Samson would be a terrible jogging partner. Half golden retriever, half rottweiler, he loves to explore, often bursting forward with speed only to stop every few yards to investigate an interesting smell. And he will not be hurried along. But what disqualifies him from long jogs makes him a great hiking companion. Especially for a photographer like me who's also constantly stopping to capture some of nature.
And when we're not out in the woods together, I am always thinking about the next possible opportunity to plan a trip. Because it makes us both happy and healthy.
Camping was something we did regularly when I was a kid. Visits to Yosemite National Park and the Redwoods of the northwest instilled in me a love for nature and our national parks. To this day, one of my favorite things to do is get up early on a summer morning and hit the road for a long trek to some distant natural wonder.
In our increasingly technology-centered lifestyle, it's easy to forget how important nature is. Our generation could possibly be, in all human history, the most disconnected from the real world which has always been our home. But time spent in the mountains, the forest, a beach, or a river, and really being there is time that's well-invested.
Nature is Different
Like you I enjoy unwinding with a good movie, Netflix marathon, even some video games. The thing to remember about entertainment, however, is that it's all coming from industry, designed to increase its own demand and create habits among consumers. Cliffhangers keep us coming back, new content downloads automatically, storylines are crafted to trigger emotional responses and before we know it we're consuming more than we meant to. Soon our "winding down" time is actually creating more stress and degrading the restorative quality of rest.
Listening to the silence of the woods in winter or the roar of rivers in spring , we're invited to just be. From the frailty of wildflowers to the grandiosity of mountain ranges, nature has a million ways to invite us into a state of awe and reflection. It has a way of quieting our minds and putting our priorities in a better light. It's impossible to stand in places like the Grand Canyon or Yellowstone and feel like me and my problems are the center of the universe.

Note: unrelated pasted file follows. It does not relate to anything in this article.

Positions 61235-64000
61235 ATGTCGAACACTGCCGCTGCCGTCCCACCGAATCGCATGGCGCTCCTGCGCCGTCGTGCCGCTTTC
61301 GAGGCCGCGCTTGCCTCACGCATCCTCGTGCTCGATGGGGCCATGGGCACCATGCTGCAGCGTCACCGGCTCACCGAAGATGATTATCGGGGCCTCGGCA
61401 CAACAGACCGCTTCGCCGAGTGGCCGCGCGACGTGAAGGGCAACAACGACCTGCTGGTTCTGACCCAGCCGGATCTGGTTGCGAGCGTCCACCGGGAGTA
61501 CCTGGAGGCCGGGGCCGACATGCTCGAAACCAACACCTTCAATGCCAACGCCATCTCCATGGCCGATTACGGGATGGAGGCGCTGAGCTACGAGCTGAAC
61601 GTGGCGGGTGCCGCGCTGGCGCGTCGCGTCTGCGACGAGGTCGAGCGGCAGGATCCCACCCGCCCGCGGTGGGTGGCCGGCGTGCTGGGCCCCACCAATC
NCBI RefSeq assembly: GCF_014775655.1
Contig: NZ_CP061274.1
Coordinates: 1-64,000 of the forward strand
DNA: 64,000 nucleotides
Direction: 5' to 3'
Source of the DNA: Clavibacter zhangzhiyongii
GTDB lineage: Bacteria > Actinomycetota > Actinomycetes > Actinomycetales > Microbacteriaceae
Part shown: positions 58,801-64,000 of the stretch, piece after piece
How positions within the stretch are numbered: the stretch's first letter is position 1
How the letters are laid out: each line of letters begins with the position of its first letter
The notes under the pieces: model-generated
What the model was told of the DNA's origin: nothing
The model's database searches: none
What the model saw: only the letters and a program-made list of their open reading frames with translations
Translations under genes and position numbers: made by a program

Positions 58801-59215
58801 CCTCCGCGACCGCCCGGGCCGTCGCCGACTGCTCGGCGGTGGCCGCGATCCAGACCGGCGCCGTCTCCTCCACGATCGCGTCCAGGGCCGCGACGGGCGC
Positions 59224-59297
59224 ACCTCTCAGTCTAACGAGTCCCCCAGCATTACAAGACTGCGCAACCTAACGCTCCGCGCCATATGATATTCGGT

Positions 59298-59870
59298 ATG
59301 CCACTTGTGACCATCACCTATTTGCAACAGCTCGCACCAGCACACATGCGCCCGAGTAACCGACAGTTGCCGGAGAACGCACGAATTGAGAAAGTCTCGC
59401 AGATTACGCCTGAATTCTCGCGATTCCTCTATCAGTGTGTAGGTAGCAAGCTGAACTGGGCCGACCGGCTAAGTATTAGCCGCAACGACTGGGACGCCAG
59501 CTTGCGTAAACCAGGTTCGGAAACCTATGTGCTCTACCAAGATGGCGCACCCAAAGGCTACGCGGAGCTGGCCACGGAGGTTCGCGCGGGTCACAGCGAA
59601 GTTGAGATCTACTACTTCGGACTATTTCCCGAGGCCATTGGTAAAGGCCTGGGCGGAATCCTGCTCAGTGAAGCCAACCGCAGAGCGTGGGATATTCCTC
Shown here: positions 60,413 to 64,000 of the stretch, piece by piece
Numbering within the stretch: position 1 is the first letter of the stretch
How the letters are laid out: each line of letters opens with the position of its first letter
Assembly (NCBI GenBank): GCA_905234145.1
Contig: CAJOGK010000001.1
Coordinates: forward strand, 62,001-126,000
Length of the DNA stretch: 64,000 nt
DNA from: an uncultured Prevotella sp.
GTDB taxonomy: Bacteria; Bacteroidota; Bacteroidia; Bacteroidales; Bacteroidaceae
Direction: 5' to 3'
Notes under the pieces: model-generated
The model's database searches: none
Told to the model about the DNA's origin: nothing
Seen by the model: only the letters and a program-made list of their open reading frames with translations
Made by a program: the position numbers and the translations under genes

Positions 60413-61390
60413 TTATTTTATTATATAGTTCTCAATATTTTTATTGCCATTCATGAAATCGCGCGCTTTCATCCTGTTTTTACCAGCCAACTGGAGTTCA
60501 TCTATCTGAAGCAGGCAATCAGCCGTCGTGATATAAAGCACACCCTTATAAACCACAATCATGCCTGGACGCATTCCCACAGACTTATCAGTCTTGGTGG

My thoughts and emotions do still follow me there, of course. Sometimes on hikes I find my mind going back to that argument, that unfinished work, those loans... It's an opportunity to practice the letting go that I'm always encouraging my clients to do. Not trying to make thoughts and worries go away (that's usually impossible), but allowing them to be there, and allowing myself to keep going, keep enjoying, and not be fused to everything my mind wants to do.
Some recent research has shown that spending two hours a week in nature can make a significant, positive impact on things like anxiety, depression, and even chronic illness and pain.
I know, I know. Where am I gonna find two hours to go nature-loving this week?
Well, first of all the paper I linked to found that it doesn't matter if the two hours is all together our portioned out through the week. Secondly, I really don't think there's something magical about the 2-hour mark. Any time you spend feeling centered and present in nature is going to be good for you. Plus, here in northern Colorado we have so many of nature's greatest hits really close by.
And, it might be time to start thinking about priorities, boundaries--and reclaiming your story. Many of us have gotten written into the narrative that exalts exhaustion, that says burnout is the sign of the true believer. We dutifully pack our schedules to avoid judgment, looming guilt, or to risk having the audacity to say, "no."
Do you really want to live that story?
Be Prepared, and Let It Be
In all honesty, two hours a week is a pretty ambitious place to start. But if you can't remember your last mountain hike or picnic in the woods, I challenge you to get a little nature time this week. Maybe even plan a doable getaway. Like I said, as Coloradans, we have a lot at our fingertips.
Do a little research and be equipped for the adventure you're going on, of course. Have water and basic first aid, and an idea where you're going, and what the rules are there.
But also let it be what it is. Remember, one of the great lessons of nature is that we are ultimately not in control.
When I went up to Yellowstone a few years ago, just as I was driving into the park, a summer storm was rolling in, too. Suddenly I was anxiously imagining putting up the tent in a downpour, thinking about the relaxing campfire I wouldn't be having, etc. But then I remembered that storms are beautiful too. I found a good, wide-open place to stop and watch the storm sweep over the landscape in all its glory, and forget myself.
I did get soaked. And I had to adjust my plans a little.
And I did have an amazing trip.
Mike Ensley, LPCC is a Professional Counselor (and hobbyist photographer) in Loveland, CO.